More By Author
May 11, 2010
April 25, 2006
The National Association for Charter School Authorizers (NACSA) just
released its third annual survey
of charter school authorizers (a.k.a. “sponsors” in Ohio). To anyone interested
in improving the quality of charter schools as well as outcomes for kids served
by them, findings about charter school authorizing matter immensely.
First, more school districts are undertaking the work of authorizing –
that is, monitoring and overseeing the education, fiscal, operational, and
governance components of a charter school, and holding the school’s board
accountable for performance. Between 2007-08 and 2010-11, 233 school districts
became authorizers. Also of note, the survey found that charter agreements
(i.e., the contract between the authorizer and the governing board of the
charter school) with lengthier terms – for example, ten years as opposed to
five years – resulted in a greater number of weak schools remaining open,
largely because authorizers tend to close schools as a result of the
renewal/non-renewal process, and focus on school evaluations at that time.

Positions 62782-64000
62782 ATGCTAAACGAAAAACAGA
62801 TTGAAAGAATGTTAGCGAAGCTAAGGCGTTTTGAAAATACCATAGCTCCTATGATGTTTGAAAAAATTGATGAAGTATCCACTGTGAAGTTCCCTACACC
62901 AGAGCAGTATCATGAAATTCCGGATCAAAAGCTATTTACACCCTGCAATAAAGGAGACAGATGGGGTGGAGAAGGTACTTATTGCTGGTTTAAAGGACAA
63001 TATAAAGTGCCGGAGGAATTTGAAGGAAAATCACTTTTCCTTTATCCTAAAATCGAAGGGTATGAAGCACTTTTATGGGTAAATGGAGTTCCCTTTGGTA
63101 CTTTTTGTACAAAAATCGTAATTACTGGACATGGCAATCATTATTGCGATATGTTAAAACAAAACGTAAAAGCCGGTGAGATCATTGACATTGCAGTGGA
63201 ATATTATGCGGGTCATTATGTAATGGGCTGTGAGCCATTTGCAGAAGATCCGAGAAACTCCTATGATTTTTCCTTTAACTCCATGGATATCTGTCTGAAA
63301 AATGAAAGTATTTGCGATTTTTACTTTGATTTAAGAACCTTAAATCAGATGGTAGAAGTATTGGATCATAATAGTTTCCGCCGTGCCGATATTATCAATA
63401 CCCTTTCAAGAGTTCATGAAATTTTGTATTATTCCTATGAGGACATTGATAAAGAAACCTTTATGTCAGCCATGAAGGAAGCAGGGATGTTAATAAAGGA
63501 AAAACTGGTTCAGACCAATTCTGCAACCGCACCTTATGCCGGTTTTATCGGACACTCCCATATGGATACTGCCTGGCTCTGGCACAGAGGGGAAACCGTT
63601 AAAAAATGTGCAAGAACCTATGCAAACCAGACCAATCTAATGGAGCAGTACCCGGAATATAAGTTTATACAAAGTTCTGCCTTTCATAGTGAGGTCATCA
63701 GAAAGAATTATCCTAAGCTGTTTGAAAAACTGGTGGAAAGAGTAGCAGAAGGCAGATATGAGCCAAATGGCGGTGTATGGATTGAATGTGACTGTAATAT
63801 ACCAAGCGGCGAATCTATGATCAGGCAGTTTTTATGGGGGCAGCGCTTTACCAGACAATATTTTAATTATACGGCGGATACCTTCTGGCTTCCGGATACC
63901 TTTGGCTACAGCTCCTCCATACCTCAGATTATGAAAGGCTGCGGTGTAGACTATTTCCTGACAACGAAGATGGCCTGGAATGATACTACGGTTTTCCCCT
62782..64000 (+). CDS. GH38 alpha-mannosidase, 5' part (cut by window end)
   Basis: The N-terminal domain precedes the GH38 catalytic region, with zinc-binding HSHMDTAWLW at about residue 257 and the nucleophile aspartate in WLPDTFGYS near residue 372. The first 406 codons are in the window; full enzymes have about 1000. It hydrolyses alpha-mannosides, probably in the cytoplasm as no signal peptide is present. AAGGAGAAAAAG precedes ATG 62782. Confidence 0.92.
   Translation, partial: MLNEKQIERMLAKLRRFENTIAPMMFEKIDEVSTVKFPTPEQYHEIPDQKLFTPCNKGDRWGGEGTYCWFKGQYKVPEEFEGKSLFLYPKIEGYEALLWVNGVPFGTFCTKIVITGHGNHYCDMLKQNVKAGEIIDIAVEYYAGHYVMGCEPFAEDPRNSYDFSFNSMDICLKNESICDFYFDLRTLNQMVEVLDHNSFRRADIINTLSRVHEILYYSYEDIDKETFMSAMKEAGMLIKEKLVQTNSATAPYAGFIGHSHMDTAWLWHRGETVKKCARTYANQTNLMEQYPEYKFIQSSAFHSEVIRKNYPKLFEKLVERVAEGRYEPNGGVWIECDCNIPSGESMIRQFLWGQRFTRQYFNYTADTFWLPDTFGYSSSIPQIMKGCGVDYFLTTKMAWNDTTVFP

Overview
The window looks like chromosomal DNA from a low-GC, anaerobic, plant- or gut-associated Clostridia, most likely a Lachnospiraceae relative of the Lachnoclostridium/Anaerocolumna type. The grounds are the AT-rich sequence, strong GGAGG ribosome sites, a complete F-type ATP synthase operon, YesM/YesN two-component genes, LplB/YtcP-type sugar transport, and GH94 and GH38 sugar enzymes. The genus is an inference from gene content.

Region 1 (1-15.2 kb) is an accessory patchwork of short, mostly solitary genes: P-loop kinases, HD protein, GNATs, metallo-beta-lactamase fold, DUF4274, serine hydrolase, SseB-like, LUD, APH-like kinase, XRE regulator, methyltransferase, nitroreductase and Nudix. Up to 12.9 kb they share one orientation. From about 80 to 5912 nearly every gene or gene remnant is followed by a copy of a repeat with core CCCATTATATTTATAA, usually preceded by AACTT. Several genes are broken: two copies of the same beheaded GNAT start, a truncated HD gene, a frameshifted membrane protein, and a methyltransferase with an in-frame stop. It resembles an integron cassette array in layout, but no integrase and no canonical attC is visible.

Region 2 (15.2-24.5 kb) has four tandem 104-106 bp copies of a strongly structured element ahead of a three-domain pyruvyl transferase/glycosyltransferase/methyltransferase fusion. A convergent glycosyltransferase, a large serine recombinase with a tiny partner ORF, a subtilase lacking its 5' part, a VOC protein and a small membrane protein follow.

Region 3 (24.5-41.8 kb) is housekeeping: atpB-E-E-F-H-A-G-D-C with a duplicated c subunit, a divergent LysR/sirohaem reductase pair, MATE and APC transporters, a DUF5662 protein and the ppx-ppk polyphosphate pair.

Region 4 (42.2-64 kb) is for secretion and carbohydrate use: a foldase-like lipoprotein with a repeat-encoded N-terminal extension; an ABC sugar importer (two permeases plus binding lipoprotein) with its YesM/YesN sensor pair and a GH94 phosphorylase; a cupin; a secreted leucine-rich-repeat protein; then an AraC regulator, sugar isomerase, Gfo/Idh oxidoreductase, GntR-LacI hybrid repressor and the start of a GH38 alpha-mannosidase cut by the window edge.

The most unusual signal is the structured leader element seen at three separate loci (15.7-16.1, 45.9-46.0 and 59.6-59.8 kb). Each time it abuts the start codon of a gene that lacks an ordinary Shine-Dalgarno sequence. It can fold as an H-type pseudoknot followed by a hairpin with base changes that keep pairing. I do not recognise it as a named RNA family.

In terms of scale, large authorizers (those that authorize 10 or more
schools) are more likely to implement authorizing best practices than their
smaller counterparts. According to the report, roughly 700 authorizers oversee
only one or two schools each, which in turn raises questions about whether they
have the resources to effectively perform the work of authorizing. One finding
that deserves additional study is that about one third of authorizers do not
implement professional authorizing practices that relate to charter schools
that contract with management companies – for profit or non-profit – that
provide various services to the schools. This is a key issue, especially in
situations where lack of capacity at the school governing board level has
resulted in a power shift of sorts in which the management company potentially
holds more power than the governing board of the school.
The 2010 survey (with the greatest response rate NACSA has seen yet) is
an invaluable resource that offers insight into the core work that charter
school authorizers perform.
"The State of Charter School Authorizing 2010"
National Association of Charter School Authorizers